From October, the regulations on the automobile localisation ratio will be abolished after two decades. According to the Ministry of Science and Technology, Circular No.11/2022/TT-BKHCN repeals legal documents defining methods of determination of localisation rates of automobiles.
It cites that the decision was made because the regulations are no longer consistent with the development practice of related manufacturing technology, and they make it difficult for businesses to access the preferential import duty rate of zero if the localisation rate within ASEAN is 40 per cent.
Under the current regulations, Vietnam calculates the localisation ratio by clusters of components produced in the country. Meanwhile, other countries calculate this as a percentage of domestic production value to enjoy tax incentives under the ASEAN Trade in Goods Agreement. Under the agreement, cars benefit from zero import tax rate if the intra-regional localisation rate is 40 per cent or more.
According to Deputy Minister of Industry and Trade Do Thang Hai, the average localisation rate for passenger vehicles with nine seats is currently as low as 7-10 per cent. This rate is intended to reach 40-45 per cent by 2025 and 50-55 per cent by 2030.
The Ministry of Industry and Trade (MoIT) reports that the truck localisation rate is currently 40-50 per cent, while for buses it is 55 per cent.
Currently, Vietnam has about 300 enterprises in the vehicle supporting industry, in which there are notable contributions of a number of domestic private enterprises. Up to 80 per cent are foreign enterprises while most of the others are small in scale and find it complex to access capital and invest in technology. Moreover, the links between large and small enterprises remain weak.
The Vietnam Automobile Manufacturers Association has added that the low production of domestically produced components makes production and assembly costs of vehicles in Vietnam 10-20 per cent higher, and the selling price of vehicles about 20 per cent higher compared to other countries in the region.
In order to help domestic assemblers increase the localisation rate, improve competitiveness, and promote the development of supporting industries, one of the solutions is to revise the Law on Special Consumption Tax.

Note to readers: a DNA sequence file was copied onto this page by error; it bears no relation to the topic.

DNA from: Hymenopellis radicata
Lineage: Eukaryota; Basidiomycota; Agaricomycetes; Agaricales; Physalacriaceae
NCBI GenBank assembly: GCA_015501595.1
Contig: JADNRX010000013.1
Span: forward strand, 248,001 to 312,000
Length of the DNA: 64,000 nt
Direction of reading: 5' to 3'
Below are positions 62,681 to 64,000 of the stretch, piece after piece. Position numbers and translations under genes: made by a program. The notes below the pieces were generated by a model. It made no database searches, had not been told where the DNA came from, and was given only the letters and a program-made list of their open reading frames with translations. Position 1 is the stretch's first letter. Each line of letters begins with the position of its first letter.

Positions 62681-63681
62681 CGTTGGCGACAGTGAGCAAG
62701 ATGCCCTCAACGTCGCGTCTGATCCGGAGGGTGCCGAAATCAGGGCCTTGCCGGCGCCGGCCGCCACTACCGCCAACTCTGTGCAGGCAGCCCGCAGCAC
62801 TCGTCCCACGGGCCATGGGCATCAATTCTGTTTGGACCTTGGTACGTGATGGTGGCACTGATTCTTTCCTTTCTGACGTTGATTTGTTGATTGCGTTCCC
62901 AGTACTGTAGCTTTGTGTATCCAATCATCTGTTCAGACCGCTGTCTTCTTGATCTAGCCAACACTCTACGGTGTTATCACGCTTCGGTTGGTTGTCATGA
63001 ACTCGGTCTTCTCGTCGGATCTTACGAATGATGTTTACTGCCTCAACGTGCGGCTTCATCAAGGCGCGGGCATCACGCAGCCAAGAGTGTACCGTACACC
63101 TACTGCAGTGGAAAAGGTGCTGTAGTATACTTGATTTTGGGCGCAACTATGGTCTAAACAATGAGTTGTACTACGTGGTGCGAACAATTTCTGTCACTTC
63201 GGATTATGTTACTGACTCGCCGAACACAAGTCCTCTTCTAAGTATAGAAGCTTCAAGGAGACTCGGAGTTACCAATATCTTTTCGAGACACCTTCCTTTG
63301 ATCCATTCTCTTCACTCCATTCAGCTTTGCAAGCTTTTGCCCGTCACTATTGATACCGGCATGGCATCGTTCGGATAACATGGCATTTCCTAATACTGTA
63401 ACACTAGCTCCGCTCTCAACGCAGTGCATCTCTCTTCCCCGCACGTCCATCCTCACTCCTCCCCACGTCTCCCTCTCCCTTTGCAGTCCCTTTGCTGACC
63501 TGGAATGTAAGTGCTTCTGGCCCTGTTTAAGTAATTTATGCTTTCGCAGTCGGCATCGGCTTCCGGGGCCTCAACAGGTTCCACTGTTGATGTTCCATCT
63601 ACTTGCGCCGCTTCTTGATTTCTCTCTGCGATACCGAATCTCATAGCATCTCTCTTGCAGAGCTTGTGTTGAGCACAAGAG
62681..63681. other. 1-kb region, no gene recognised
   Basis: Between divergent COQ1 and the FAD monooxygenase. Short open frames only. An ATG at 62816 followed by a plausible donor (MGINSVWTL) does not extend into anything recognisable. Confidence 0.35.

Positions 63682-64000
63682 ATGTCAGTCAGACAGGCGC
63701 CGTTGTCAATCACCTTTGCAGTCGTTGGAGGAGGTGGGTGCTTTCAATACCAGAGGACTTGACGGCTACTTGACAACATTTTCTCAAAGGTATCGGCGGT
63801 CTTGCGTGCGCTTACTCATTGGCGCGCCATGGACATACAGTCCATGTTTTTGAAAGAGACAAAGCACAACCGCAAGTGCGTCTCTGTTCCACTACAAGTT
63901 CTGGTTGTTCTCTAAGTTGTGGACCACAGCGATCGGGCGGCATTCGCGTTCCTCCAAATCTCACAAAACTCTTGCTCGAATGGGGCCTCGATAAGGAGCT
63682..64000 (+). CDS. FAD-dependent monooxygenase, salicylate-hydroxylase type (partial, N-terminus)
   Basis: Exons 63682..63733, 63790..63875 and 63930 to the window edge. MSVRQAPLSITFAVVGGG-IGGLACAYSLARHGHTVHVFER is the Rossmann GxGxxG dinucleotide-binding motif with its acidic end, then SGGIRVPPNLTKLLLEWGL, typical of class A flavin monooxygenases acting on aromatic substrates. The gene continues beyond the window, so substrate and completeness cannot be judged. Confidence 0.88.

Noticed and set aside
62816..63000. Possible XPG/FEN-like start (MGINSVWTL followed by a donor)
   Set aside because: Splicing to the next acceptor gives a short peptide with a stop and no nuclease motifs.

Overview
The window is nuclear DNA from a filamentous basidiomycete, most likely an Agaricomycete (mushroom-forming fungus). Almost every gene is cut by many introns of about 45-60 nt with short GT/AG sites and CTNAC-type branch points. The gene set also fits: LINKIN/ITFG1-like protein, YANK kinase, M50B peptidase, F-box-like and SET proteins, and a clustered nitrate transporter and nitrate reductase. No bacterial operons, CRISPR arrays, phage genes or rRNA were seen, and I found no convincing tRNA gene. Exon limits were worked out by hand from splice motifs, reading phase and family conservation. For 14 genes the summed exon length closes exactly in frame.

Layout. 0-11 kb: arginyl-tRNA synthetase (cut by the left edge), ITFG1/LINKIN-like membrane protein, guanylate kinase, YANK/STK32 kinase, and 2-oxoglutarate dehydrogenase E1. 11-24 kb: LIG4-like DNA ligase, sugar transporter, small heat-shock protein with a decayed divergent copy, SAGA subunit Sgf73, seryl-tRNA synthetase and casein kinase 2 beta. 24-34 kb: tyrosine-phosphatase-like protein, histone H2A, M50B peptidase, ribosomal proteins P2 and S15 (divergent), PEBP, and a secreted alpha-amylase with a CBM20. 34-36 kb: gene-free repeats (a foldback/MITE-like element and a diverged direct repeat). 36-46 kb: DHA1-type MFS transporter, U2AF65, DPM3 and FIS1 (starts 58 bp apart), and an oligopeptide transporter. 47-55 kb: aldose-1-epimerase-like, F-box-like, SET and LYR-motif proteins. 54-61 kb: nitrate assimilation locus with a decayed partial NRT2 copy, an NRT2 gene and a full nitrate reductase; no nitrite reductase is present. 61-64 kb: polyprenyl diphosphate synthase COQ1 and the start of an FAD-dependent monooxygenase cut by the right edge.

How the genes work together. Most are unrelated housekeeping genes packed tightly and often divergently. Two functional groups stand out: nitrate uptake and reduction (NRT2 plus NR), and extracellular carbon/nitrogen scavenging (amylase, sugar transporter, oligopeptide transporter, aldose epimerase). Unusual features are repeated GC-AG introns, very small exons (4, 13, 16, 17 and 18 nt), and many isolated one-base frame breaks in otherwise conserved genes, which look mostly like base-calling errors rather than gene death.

According to the MoIT, the main reason why the supporting industry has not developed in recent times is that Vietnam’s auto market is small in size compared to Thailand and Indonesia. This drawback, with many assemblers and many different models scattered around, makes it difficult for manufacturing companies to invest and develop mass production.
Groups like Toyota Vietnam are forced to import vast numbers of car parts. A fuel tank cap, just one of 30,000 different components to produce a car, costs $1.50 in Thailand but in Vietnam, it is $3.80; even after various reductions, the item can still be priced at around $2.50.
Not only that, but the car industry is also heavily dependent on semiconductor chips. On average, a car has hundreds of semiconductor parts, and no domestic enterprise can fully produce a chip currently, having to import from elsewhere instead.
The MoIT proposed planning and developing the infrastructure system to meet the people’s demand for using cars, especially in big cities such as Hanoi and Ho Chi Minh City. Along with that, there are measures being discussed to ensure the transparent and healthy development of the domestic automobile market through technical barriers; measures to combat commercial fraud; and rules to ensure equal competition between imported and domestically produced vehicles in terms of product quality control.
Regarding differences in production costs between domestic and imported cars, the MoIT said it is necessary to continue maintaining and effectively implementing a programme of preferential import tax rates for components and spare parts for the production and assembly of cars and other motor vehicles.